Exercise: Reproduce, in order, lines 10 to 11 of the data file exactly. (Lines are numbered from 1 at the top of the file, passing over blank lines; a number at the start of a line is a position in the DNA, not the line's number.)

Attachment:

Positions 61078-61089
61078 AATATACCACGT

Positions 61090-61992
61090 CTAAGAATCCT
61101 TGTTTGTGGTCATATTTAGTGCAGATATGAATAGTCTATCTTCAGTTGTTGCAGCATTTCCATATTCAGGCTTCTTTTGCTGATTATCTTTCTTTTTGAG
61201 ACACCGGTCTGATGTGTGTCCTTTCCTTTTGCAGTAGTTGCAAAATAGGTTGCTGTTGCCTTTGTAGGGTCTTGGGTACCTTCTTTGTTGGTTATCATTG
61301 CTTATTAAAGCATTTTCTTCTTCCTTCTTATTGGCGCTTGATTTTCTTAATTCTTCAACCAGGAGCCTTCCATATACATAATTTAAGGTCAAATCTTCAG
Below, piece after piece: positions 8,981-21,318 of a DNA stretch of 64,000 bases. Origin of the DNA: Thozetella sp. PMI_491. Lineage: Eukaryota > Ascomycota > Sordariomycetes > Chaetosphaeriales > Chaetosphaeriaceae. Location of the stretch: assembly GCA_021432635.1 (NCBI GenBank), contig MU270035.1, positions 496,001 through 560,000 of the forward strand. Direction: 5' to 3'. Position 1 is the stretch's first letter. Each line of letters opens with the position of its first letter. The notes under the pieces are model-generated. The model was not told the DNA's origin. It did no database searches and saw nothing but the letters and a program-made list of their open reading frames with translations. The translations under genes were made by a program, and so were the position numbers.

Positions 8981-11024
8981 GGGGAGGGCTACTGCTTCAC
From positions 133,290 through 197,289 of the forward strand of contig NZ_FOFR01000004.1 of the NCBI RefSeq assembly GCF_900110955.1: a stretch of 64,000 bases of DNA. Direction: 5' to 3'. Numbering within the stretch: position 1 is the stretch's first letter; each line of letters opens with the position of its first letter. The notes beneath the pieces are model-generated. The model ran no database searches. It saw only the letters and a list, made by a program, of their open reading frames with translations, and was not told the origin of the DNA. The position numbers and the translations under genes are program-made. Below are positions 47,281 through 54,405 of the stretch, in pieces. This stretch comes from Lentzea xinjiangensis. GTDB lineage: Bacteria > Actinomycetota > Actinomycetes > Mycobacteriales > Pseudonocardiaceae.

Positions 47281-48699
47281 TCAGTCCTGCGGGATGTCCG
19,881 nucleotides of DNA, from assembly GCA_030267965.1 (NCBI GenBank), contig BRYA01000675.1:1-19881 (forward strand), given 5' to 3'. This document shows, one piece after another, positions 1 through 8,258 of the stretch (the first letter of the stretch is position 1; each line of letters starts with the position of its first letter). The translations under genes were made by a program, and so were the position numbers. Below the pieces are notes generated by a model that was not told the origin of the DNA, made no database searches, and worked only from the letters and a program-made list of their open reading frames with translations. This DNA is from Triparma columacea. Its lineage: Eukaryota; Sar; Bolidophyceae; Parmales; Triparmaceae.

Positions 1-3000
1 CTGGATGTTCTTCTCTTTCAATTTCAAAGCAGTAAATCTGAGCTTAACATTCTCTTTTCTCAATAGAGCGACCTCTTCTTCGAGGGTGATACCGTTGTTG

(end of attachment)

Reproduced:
8981 GGGGAGGGCTACTGCTTCAC
From positions 133,290 through 197,289 of the forward strand of contig NZ_FOFR01000004.1 of the NCBI RefSeq assembly GCF_900110955.1: a stretch of 64,000 bases of DNA. Direction: 5' to 3'. Numbering within the stretch: position 1 is the stretch's first letter; each line of letters opens with the position of its first letter. The notes beneath the pieces are model-generated. The model ran no database searches. It saw only the letters and a list, made by a program, of their open reading frames with translations, and was not told the origin of the DNA. The position numbers and the translations under genes are program-made. Below are positions 47,281 through 54,405 of the stretch, in pieces. This stretch comes from Lentzea xinjiangensis. GTDB lineage: Bacteria > Actinomycetota > Actinomycetes > Mycobacteriales > Pseudonocardiaceae.